Table 1: Baseline characteristics of study population

Figure 1: Mean serum magnesium levels within a year post-transplant

Figure 2: Lowest serum magnesium levels during the study period

Hypomagnesemia is common after transplantation, develops within a few months, and has been reported to improve over time [1,3]. CNIs have known to cause hypomagnesemia with animal studies showing renal magnesium wasting from down regulation of Mg transport proteins in distal convoluted tubules [4]. PPIs decrease active transportation of Mg in the duodenum and cause hypomagnesemia in patients who have decreased oral intake or urinary Mg wasting [5]. Our findings suggest that the combination of PPI and CNI is associated with more severe hypomagnesemia compared to the combination of H2B and CNI. Moreover, almost half of the patients in the PPI group were on oral Mg supplements compared to only one-fifth of the patients in H2B group. It is likely that increased oral Mg intake in the PPI group masked an even greater difference in prevalence and severity of hypomagnesemia in these patients. In fact, episodes of severe hypomagnesemia (defined by <1.3 mg/dL) were significantly more common in the PPI group despite oral magnesium supplementation. Our study contradicts a recent study that reported serum magnesium levels were not influenced by PPI use in kidney transplant recipients [13]. This study looked into clinical characteristics associated with low serum magnesium levels in kidney transplant recipients and use of PPI (which was in 20% of the study population) was not one of them. There are several methodological differences in how the study was conducted. First, this was a cross-section study that included subjects that were enrolled into another large published cohort. It is unclear if mean serum magnesium level or one lab reading of serum magnesium was considered for the analysis. Second, the duration of PPI use was unknown. Third, the lab cut off values for serum magnesium was different from the two different hospital sites that the patients were enrolled. Fourth, data on magnesium supplementation as well as mean cyclosporine or prograf levels were not available. Nor were the data on severity of hypomagnesemia. And finally, there was no comparison group. Hypomagnesemia in the post renal transplant setting has been associated with poor allograft outcomes and new onset diabetes after transplantation (NODAT). Both animal and human studies have reported an increased rate of decline in allograft function and increased graft loss in chronic cyclosporine induced nephropathy (CsA nephropathy) [14,15]. In a retrospective study of 60 patients with biopsy proven cyclosporine mediated nephropathy, the decline in graft function (measured as creatinine clearance) was more rapid in patients with hypomagnesemia than in patients with normal serum magnesium levels (_8.9 vs. 1 ml/min/ year; P = 0.02). The decline in hypomagnesemic patients was faster despite the creatinine clearance being higher in this group at the time of biopsy (44.3 ml/min vs 37.8 ml/min, P<0.05) [14]. Whether hypomagnesemia per se contributes to CsA nephropathy is up for debate but animal studies have shown inhibition of interstial fibrosis and tubular atrophy with magnesium supplementation in CsA nephropathy. Since tacrolimus and cyclosporine affect the kidney in a similar fashion, the same can be expected with tacrolimus induced nephropathy. New onset diabetes after transplantation (NODAT) is a frequent complication and has an impact on patient and graft survival. Hypomagnesemia is thought to be one of the possible mechanisms responsible for the increased incidence of NODAT in calcineurin based drug regimens apart from direct islet cell toxicity and inhibition of insulin gene expression [16]. Studies have shown increased incidence of NODAT in both kidney and liver transplant patients with hypomagnesemia [16,17]. While we are indeed of large controlled studies to further address these issues, it seems prudent to avoid hypomagnesemia in the post-transplant setting. This observational study does have limitations. It included a relatively small number of patients. There were differences in baseline characteristics between the groups, namely a larger number of African-American patients as well as a somewhat greater prevalence of diabetes in the H2B group. It is possible that socioeconomic status and additional financial burden associated with PPI use played a role in the racial differences noted in our study. Glycosuria is well known to increase urinary magnesium excretion and there is an inverse relationship between glycemic control and serum magnesium levels [18]. In our study, the prevalence and severity of hypomagnesemia was lower in the H2B group despite the greater prevalence of diabetes at baseline. In conclusion, our study shows a possible association of hypomagnesemia to the long term use of PPIs in renal transplantation. While the clinical significance needs to be further elucidated, we believe it is prudent to avoid this preventable complication. Taking into account that the study of Van Ende et al. [13] recently suggested that PPI use does not influence serum magnesium levels in kidney transplant recipients, well designed; prospective cohort studies may further clarify this issue. Monitoring of additional parameters like serum calcium, glucose, fractional excretion of magnesium is needed.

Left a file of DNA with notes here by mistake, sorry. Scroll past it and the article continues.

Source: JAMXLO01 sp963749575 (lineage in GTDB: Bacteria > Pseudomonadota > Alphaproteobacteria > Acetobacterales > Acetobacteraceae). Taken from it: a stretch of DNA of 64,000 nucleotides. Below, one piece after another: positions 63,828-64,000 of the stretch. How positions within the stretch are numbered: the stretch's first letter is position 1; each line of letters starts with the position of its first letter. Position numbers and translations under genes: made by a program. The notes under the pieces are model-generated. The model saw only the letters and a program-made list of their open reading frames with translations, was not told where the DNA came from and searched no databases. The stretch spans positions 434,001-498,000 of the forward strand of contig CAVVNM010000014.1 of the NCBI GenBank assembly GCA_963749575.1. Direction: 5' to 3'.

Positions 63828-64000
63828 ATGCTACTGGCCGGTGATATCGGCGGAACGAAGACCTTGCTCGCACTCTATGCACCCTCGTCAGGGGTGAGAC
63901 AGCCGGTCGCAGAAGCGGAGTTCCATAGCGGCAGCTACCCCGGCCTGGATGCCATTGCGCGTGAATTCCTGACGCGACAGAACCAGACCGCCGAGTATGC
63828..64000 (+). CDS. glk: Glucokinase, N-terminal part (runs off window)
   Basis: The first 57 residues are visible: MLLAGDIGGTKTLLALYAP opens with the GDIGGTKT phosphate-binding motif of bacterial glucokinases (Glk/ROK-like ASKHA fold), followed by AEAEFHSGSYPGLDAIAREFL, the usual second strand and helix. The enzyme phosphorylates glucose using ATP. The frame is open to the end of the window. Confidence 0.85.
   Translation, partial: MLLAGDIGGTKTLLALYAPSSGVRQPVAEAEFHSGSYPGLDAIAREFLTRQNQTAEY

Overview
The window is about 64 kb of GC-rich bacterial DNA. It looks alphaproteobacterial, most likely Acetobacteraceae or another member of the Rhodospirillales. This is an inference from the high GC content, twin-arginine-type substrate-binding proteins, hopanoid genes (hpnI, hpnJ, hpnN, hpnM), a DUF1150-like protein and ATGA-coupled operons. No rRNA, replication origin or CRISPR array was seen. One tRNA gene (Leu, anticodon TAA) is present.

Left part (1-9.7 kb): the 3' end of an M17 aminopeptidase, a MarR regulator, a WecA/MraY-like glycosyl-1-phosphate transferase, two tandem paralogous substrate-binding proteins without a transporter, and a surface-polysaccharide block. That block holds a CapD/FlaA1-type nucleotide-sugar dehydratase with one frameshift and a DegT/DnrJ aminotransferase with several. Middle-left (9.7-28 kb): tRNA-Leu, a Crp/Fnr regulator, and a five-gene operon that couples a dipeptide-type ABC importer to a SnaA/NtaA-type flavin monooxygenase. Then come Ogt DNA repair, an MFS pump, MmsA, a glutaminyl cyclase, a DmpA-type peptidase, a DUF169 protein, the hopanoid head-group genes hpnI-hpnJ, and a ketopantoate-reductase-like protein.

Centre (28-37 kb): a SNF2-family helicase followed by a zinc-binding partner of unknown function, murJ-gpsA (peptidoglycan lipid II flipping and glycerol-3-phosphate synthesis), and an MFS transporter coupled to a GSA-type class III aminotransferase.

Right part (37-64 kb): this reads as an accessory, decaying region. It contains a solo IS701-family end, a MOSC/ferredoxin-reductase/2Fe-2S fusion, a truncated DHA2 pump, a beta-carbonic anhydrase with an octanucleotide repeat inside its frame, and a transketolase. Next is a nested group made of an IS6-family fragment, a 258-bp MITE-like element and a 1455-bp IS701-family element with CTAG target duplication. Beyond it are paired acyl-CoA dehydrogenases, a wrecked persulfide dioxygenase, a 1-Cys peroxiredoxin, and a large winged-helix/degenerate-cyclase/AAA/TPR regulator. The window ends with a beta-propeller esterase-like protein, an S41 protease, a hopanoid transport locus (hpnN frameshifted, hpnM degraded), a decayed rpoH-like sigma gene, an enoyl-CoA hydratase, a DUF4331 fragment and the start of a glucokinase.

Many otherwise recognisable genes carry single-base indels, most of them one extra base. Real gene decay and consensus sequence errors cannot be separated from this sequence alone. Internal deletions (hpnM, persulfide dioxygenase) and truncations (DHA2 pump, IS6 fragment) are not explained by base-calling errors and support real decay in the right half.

Conflict of Interest Declaration: None of the authors have conflict of interests pertaining to the above clinical study.

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Article Information

Article Type: Research Article

Citation: Alhosaini MN, Leehey DJ, Vellanki K (2015) Use of Proton Pump Inhibitors is Associated with Severe Hypomagnesemia in Kidney Transplant Recipients. Int J Nephrol Kidney Failure 2(1): http://

Copyright: © 2015 Alhosaini MN, et al. This is an open-access article distributed under the terms of the Creative Commons Attribution License, which permits unrestricted use, distribution, and reproduction in any medium, provided the original author and source are credited.

Publication history: 

  • Received date: 30 Sep 2015

  • Accepted date: 15 Dec 2015

  • Published date: 19 Dec 2015